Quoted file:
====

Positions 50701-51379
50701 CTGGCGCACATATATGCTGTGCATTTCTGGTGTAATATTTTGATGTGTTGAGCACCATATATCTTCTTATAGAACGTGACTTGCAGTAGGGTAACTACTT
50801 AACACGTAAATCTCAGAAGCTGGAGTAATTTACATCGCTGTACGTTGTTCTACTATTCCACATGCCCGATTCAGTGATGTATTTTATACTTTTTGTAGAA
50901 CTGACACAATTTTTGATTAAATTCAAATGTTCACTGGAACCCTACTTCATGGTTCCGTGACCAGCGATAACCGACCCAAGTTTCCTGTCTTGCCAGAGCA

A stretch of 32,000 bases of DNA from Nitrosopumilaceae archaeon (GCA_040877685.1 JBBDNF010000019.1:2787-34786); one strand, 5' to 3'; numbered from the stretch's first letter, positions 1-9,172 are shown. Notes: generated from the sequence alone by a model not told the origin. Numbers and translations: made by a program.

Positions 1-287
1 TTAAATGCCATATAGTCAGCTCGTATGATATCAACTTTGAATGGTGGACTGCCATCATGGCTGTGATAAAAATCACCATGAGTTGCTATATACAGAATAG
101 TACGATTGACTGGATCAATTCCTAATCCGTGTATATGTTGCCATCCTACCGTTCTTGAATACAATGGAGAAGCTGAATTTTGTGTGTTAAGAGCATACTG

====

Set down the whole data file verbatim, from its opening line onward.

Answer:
Positions 50701-51379
50701 CTGGCGCACATATATGCTGTGCATTTCTGGTGTAATATTTTGATGTGTTGAGCACCATATATCTTCTTATAGAACGTGACTTGCAGTAGGGTAACTACTT
50801 AACACGTAAATCTCAGAAGCTGGAGTAATTTACATCGCTGTACGTTGTTCTACTATTCCACATGCCCGATTCAGTGATGTATTTTATACTTTTTGTAGAA
50901 CTGACACAATTTTTGATTAAATTCAAATGTTCACTGGAACCCTACTTCATGGTTCCGTGACCAGCGATAACCGACCCAAGTTTCCTGTCTTGCCAGAGCA

A stretch of 32,000 bases of DNA from Nitrosopumilaceae archaeon (GCA_040877685.1 JBBDNF010000019.1:2787-34786); one strand, 5' to 3'; numbered from the stretch's first letter, positions 1-9,172 are shown. Notes: generated from the sequence alone by a model not told the origin. Numbers and translations: made by a program.

Positions 1-287
1 TTAAATGCCATATAGTCAGCTCGTATGATATCAACTTTGAATGGTGGACTGCCATCATGGCTGTGATAAAAATCACCATGAGTTGCTATATACAGAATAG
101 TACGATTGACTGGATCAATTCCTAATCCGTGTATATGTTGCCATCCTACCGTTCTTGAATACAATGGAGAAGCTGAATTTTGTGTGTTAAGAGCATACTG